COVID-19 in low resource settings - a potential disaster in the making
Spare a thought for those who don't have a strong health system during the COVID-19 Pandemic.
Whilst we are all occupied with our struggles to adapt to this new normal, let us take a moment to remember how lucky we are. We have water, we have soap and we have (well some of us at least) hand sanitizer. We have strong health care systems who can rise to the challenge. We have the ability to implement social distancing. We are able to effectively prevent the transmission of COVID-19 if we put in the effort.
Let us spare a thought for all the countries and billions of people who do not have access to water, or soap or hand sanitizer. Who live in such close proximity to each other and rely on daily interactions with each other to survive, in essence making social distancing almost impossible. People who live on less than $2 a day and can't afford access to healthcare. People who struggle to put nutritious food on their family's tables. The virus has leaked into their borders, it entered their cities and has made its way into their villages and there is not much that they can do to protect themselves. A sizeable proportion of these populations will have significant co-morbidities such as HIV, heart disease or other infectious diseases such as malaria or dengue. They are at high risk of severe or critical infections. They have stressed and overstretched healthcare systems, some barely have a functional health system at all. These people are at risk of far worse.
Let's take a moment to think about them and the numerous national and international organizations working themselves to the bone trying to reduce this risk by throwing themselves into the middle of it. National governments in partnership with international organizations rising to the challenge to the best of their ability and within the constraints of their purse strings. Let us remember that the world is a far bigger place than our homes and it is our job to help protect all life from the harmful effects of this virus.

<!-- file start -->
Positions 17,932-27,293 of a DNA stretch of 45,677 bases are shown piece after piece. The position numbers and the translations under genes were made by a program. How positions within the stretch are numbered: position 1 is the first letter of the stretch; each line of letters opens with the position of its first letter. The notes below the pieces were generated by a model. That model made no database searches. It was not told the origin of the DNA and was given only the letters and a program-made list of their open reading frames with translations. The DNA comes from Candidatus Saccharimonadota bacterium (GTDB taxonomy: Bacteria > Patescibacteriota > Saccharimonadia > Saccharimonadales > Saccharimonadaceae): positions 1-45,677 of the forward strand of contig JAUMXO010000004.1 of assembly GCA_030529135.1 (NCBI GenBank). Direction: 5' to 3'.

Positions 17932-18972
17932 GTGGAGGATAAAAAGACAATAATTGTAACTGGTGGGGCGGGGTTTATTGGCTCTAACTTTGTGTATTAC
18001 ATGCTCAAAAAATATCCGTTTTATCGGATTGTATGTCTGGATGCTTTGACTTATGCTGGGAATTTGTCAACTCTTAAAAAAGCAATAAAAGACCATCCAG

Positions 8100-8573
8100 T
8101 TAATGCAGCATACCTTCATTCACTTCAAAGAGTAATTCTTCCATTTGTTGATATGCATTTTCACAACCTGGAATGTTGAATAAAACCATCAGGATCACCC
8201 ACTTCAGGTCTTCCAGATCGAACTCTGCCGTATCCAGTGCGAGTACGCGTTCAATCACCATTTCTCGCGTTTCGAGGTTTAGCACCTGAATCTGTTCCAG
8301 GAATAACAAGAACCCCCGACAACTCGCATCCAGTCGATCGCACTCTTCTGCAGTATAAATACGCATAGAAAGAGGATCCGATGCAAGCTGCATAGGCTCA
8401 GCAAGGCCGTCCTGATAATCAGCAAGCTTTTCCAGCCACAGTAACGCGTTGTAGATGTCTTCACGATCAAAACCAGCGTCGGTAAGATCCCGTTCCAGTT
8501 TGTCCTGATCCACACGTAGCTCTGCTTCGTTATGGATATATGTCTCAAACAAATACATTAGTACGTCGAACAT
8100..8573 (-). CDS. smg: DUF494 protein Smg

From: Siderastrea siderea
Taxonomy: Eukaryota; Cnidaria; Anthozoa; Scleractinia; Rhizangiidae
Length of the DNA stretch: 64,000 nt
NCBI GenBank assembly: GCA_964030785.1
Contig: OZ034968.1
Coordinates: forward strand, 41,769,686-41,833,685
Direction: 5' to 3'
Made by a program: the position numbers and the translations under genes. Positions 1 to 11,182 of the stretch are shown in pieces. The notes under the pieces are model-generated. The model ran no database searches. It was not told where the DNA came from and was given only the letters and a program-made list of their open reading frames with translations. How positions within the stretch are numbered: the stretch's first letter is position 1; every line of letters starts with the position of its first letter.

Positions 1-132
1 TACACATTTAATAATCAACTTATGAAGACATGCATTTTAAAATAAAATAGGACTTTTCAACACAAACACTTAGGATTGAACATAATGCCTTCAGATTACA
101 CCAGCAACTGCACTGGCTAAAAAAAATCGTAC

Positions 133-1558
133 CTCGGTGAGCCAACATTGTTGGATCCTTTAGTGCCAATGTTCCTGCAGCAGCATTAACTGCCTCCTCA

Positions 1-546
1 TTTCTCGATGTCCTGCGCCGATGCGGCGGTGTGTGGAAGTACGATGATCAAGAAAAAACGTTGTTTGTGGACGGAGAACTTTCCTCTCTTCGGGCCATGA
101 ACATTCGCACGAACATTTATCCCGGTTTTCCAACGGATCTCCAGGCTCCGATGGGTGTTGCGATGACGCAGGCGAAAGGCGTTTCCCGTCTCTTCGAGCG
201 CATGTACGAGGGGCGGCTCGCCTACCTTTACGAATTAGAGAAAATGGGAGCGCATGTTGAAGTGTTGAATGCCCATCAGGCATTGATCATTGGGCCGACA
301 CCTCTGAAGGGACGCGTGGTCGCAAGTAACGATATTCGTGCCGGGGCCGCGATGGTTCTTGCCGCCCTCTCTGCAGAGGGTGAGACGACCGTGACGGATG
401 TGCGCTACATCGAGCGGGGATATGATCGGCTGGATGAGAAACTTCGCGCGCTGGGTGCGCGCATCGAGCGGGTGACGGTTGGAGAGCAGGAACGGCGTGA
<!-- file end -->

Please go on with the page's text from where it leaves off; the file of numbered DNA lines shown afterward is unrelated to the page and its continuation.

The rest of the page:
The impact of the virus has the potential to be far worse in such countries than in our own. So, if we can, even in the midst of our own turmoil, let us open our hearts to these people and donate to these organizations battling COVID-19 in resource-poor communities. If you can't donate then send a silent prayer for them and let us try and stop the spread by doing our part and at the very least stay home.
Because every life is sacred and every person deserves to wake up with their loved ones safe and healthy around them.
Dr. Mo Assoum
Infectious Disease Epidemiologist and Global Health Specialist
(The above are the views of the author and do not reflect his current employer)
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